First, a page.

Carrie and her mother do look very different from their descriptions in the book, but I like the red-haired Jezebel turned self-hating, raving militant version of Mrs. White and I felt having Carrie be overweight and pimpled and dowdy-garbed and praying publicly and socially inept and ignorant of basic mainstream culture was all just a little too much off the Reasons Popular Kids Don’t Like You checklist.

Whether due to budget constraints, time, lack of special effects capability, or moral discomfort, the movie has far less damage done. Sure, the whole prom dies, but the book makes that look like a child knocking down legos. Carrie’s rampage goes far beyond the school in the book and leaves Chamberlain a smoking, sizzling ruin of broken gas lines, live wires, raging fires, and busted fire hydrants.

Keeping the movie damage confined to the school makes Carrie’s final mental snap much more Mean Girls meets A Child Called It than Chronicle (which, now that I think of it, totally ripped off Carrie). Interestingly, the main character in Chronicle went murderous psychopath must faster and with far less sympathy or moral ambiguity. Maybe someone should write something about the differences between Carrie and Chronicle through the lens of the gender dynamics involved in bullying, school violence, and child abuse. I would read it.

Between the lessened damage and Carrie’s lack of matricidal intent on her return home in the film, Carrie is far more sympathetic and — despite mass murder — her actions are more understandable. She is lashing out on those who hurt her rather than everything in her way.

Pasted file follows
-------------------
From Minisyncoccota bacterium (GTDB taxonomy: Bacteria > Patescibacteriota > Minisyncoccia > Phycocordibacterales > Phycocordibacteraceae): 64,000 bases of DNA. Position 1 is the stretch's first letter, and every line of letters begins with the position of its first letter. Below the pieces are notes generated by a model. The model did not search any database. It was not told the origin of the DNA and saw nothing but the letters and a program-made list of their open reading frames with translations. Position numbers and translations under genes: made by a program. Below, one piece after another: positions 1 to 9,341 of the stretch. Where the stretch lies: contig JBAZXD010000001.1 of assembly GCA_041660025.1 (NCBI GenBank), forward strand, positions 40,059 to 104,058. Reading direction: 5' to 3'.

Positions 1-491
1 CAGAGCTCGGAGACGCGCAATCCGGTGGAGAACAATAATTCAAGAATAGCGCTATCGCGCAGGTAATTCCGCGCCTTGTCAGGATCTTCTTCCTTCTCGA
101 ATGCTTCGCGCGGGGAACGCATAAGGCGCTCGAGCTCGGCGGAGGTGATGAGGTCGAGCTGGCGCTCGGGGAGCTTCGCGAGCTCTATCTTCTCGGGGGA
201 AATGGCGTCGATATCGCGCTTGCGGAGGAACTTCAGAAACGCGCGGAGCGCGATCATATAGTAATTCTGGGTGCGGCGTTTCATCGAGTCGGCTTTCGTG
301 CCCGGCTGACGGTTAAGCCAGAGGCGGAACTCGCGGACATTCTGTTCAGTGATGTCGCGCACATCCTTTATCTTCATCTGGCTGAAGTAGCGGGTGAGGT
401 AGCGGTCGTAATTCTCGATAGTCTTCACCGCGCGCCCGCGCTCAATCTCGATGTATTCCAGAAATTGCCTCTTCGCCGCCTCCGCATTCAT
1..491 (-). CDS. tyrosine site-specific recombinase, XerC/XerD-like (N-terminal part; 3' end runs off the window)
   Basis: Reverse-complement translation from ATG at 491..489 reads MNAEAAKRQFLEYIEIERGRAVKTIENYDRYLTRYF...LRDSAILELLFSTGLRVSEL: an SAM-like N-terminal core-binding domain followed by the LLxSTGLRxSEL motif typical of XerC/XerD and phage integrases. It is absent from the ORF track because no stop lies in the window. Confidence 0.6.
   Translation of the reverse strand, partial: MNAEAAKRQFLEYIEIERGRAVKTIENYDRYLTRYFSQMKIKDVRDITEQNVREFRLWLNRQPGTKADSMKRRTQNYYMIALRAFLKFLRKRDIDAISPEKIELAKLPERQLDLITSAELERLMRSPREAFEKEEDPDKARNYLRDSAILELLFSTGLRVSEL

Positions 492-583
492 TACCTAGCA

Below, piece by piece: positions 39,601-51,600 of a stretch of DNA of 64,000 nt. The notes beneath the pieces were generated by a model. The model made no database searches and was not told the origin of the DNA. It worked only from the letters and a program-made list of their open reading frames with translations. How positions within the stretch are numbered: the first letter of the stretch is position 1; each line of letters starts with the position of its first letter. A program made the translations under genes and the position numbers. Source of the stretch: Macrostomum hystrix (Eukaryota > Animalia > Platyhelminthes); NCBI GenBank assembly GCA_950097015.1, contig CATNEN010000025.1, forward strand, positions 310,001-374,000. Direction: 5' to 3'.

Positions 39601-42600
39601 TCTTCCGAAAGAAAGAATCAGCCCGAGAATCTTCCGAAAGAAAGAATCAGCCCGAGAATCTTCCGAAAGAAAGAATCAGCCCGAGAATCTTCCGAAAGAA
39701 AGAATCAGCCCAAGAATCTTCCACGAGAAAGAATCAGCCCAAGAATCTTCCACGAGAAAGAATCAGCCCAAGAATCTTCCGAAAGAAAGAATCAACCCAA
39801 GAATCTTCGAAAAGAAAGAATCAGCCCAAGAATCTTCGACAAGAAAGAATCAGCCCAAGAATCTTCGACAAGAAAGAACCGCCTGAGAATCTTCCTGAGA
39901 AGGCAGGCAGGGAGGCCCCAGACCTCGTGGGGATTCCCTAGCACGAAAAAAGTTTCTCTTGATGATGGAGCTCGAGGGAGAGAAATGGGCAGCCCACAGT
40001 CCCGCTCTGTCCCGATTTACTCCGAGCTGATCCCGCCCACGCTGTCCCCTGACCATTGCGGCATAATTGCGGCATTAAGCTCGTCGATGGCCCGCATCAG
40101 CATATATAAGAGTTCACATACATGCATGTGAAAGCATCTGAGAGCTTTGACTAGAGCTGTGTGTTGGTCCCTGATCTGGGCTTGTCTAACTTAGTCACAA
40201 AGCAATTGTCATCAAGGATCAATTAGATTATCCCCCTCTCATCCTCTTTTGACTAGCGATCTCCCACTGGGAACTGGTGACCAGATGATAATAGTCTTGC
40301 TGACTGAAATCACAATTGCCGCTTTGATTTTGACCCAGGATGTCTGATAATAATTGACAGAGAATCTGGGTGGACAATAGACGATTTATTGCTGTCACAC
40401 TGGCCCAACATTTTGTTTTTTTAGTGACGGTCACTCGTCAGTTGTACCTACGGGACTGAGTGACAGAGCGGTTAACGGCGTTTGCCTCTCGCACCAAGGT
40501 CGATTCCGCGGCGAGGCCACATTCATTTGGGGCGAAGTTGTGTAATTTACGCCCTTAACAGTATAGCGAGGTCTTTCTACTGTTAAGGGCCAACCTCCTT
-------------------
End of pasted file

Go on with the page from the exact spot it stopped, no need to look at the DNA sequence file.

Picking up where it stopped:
Similarly, the film is clearer that Sue’s intentions are good, whereas the book remains ambiguous. Sue even goes so far as to try to stop the prank once she discovers it, absolving her of any blame. The movie also makes Carrie’s election as prom queen the work of a few mean girls who rigged the voting instead of a plot that the whole senior class was in on. This change shifts the blame onto a few specific bad kids rather than the collective responsibility of an entire class caught up in the mob mentality. This is far more comforting and does not force the audience to confront their own guilt or complicity or ask themselves what they might have done (or have done).

THE CONTROVERSY: While the book was banned, I am not aware of any controversy surrounding the film. However, as stated above, this may be due to downplaying some of the more overt sexual aspects and simplifying much of the moral ambiguity. These changes could have been made for other reasons as some of them streamline the film or help focus it, but the shift from antagonistic collective to a few bad kids definitely reads as a pulled punch that washes our hands clean and puts the blood on Chris’s. After all, it’s much safer to scapegoat the archetypal mean girl with no characterization than address systemic societal failings or our own actions.

This is hardly new. Many a book’s ending has been softened or neutered in its transition to film. Just look at The Chocolate War, I Am Legend, or even The Time Machine. Despite our hunger for blood, gore, and horror at the movies, it seems we still want it sugar-coated.

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About boundandgaggedbooks

Shannon is a freelance writer and folklore buff. She has a degree from Hampshire College in Creative Writing/Mythology & Religion, with an emphasis on epic/oral traditions, their anthropological implications, and their modern counterparts. Her work can be found in Fabulously Feminist, Wolf Wariors: The National Wolfwatcher Coalition Anthology, The Concord Monitor, Redhead Magazine, and The Climax.

Trackbacks / Pingbacks

  1. Queen of the Banned | Bound and Gagged - October 31, 2013
  2. Another Year of Banned Books | Bound and Gagged - August 25, 2014